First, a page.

By Delaney Gagnon
In the wake of disturbing revelations made about Miramax producer Harvey Weinstein and his decades-long history of sexually assaulting women, a movement has taken the twitter world by storm. Women are tweeting #MeToo to signify that they have experienced sexual harassment or assault.
According to a report by CNN, approximately 2 million Twitter users have tweeted the hashtag.
With the success of the Twitter hashtag in revealing the magnitude of sexual assault in American culture, many are left wondering: can a Twitter hashtag move from an online trend to a legitimate source of social change?
This is not actually the first time that the “Me Too” hashtag went viral. According to a report by CBS News, a black female activist, Tarana Burke, tweeted the hashtag in 2007 to bring together women of color who survived sexual assault.
“It wasn’t built to be a viral campaign or a hashtag that is here today and forgotten tomorrow,” said Burke. “It was a catchphrase to be used from survivor to survivor to let folks know that they were not alone and that a movement for radical healing was happening and possible.”
Today, the hashtag has spread across international borders with France, Italy, and India as just some of the nations who have joined in the movement.
#MeToo has also spread from its Hollywood roots to other fields and industries.
Democratic Congresswoman Jackie Speier described her encounters with sexual assault in Washington in her #MeToo video. Speier is launching a #MeTooCongress campaign to encourage women on the hill to speak up against what she calls “a breeding ground for a hostile work environment.”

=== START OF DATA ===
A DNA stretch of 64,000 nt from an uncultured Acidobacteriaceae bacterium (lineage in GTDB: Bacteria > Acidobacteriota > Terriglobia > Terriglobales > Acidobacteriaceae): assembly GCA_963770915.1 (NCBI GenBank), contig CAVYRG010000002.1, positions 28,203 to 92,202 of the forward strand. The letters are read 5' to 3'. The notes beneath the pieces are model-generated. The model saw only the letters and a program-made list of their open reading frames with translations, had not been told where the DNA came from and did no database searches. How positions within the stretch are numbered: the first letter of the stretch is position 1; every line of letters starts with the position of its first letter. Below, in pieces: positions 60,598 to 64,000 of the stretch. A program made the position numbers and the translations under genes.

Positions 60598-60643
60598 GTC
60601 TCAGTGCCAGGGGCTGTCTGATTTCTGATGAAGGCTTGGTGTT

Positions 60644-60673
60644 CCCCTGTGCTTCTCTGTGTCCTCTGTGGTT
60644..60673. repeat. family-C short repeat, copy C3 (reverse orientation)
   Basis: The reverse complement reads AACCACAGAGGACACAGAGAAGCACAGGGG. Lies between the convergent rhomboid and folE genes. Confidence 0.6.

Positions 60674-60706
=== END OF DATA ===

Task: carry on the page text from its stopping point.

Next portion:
In response to the “Me Too” hashtag, men everywhere have begun tweeting with hashtags like “#HowIWillChange” and “IWillSpeakUp.”
While these reveal a long-awaited acknowledgement of the pervasive culture of sexual assault in the U.S., for some, it still remains a long way from a solution to the underlying problems.
According to Toni Van Pelt, President of the National Association of Women, that will be the result of effective collaboration between anti-violence organizations, the media, Hollywood, and especially, men.
“We must focus on the men. We must be demanding that the men step forward and take responsibility, whether they think they are the good guy or not,” Van Pelt said in a statement to CNN. “They are not the good guy if they are not speaking out against this, if they are allowing the bullying to continue.”